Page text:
Credits: Ralph Cramdon/ Shutterstock

The Canine Tooth Argument (and the Flaws of Using It as an Argument Against Veganism)

by | January 8, 2019

Ever heard the canine tooth argument against veganism? It is a commonly heard cry from the more strident parts of the non-vegan crowd, something along the lines of:

My canines (which are slightly pointy) are shared with a whole range of carnivore animals with similar canines (which are of course incredibly pointy).  Therefore, I am perfectly justified in eating this beef stroganoff.

the canine tooth argument against veganism
Credits: Rudi van den Heever/ Shutterstock

The Canine Tooth Argument Against Veganism

As a vegan, this fascinates me.  It fascinates me in the way that we as humans also have the points of tails at the base of our spines and yet we seldom hear non-vegans make reference to how we should be merrily swinging through the trees like over-sized spider-monkeys.  (as much as that would save on gas in getting to and from work daily.)

I’m no medical historian, but I’m hazarding a reasonable guess that at some point in recent human history, canine teeth in humans were called just that because they are slightly pointy.  And not because we have six-inch long canine-incisors like sabertooth tigers.  If you know any omnivore friends that claim to have such a toothy set-up, you need to phone both a dentist and your local tv channel quick-smart.

Credits: Patrick Rolands/ Shutterstock

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The canine tooth argument against veganism doesn’t hold any merit. The “humans have canines, therefore, we should eat meat” is a logical no-no from the get-go.  In no other way do we define our morality and day-to-day conduct with reference to body-part shapes:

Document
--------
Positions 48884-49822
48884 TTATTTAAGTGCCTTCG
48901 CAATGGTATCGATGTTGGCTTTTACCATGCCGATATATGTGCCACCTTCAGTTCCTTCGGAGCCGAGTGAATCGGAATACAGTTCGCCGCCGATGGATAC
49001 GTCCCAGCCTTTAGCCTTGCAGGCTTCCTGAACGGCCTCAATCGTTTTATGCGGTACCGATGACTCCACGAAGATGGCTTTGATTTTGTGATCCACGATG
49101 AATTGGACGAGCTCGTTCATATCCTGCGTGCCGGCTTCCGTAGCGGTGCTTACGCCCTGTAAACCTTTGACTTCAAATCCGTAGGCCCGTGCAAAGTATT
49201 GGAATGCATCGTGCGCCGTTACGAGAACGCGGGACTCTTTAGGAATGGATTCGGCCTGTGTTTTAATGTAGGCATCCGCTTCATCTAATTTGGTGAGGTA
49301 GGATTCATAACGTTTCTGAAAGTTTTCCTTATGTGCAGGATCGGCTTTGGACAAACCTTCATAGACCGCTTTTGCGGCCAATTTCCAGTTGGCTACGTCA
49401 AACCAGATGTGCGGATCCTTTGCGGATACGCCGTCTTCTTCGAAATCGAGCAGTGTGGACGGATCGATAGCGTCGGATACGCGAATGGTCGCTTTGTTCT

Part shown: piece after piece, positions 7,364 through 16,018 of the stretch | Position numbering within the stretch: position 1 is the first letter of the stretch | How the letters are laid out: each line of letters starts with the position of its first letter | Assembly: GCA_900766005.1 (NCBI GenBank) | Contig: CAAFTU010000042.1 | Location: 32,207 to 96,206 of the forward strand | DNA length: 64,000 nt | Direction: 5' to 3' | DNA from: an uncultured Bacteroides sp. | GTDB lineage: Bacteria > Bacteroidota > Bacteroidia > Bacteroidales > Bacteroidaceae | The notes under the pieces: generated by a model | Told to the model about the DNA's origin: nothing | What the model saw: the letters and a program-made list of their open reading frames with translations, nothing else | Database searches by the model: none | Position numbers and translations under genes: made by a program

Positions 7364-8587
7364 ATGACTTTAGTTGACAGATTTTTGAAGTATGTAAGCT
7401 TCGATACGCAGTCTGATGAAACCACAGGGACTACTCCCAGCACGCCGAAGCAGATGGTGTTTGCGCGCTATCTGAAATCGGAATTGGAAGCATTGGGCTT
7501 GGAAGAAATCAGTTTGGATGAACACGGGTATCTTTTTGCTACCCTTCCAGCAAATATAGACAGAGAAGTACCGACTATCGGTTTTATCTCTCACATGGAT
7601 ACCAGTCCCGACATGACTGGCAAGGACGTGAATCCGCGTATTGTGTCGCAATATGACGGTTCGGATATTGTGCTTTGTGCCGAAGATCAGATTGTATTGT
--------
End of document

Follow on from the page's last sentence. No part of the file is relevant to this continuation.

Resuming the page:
I’d really love to join you for drinks after work but my opposable thumbs mean that I have to spend the night in shaping a flint-headed ax.

Non-vegan logic in regards to human “canine” teeth is just as valid as the claim that eating meat is “natural” – aside from cooking it, seasoning it, disguising it, giving it a new user-friendly name and secretly hoping that the bloody slaughter-house from which it emerged, therefore, even if for only the briefest of seconds.

What are your views on canine tooth argument against veganism? Comment below.

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Dave Hewitt

An Ohio-based British Masters post-graduate, and ever since I was a little kid growing up in 70s England, I’ve always hated animal cruelty and injustice, and vegan for six years. The sense of sticking up for the voiceless, the persecuted and the powerless remains as strong as ever. Married to Monica, my vegan life partner who works for NASA, we’ve been in Ohio since 2015, and have managed to drive on the other side of the road without incident thus far.

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One Response to “The Canine Tooth Argument (and the Flaws of Using It as an Argument Against Veganism)”

  1. Shanae Powley
    March 15th, 2019 @ 12:16 am

    Perfect just what I was looking for! .

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